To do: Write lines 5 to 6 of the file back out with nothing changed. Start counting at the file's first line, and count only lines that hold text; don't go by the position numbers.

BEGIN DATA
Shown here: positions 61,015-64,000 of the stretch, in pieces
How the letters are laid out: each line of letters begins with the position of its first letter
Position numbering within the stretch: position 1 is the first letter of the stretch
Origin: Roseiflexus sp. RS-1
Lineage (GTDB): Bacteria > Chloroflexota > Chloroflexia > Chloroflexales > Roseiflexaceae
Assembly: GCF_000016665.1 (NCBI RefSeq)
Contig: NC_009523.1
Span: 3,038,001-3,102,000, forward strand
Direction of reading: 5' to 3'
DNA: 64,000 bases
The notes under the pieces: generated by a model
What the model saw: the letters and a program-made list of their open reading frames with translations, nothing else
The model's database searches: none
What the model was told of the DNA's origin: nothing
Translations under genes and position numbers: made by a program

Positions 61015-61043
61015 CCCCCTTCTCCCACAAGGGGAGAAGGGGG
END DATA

Lineage (GTDB): Bacteria > Chloroflexota > Chloroflexia > Chloroflexales > Roseiflexaceae
Assembly: GCF_000016665.1 (NCBI RefSeq)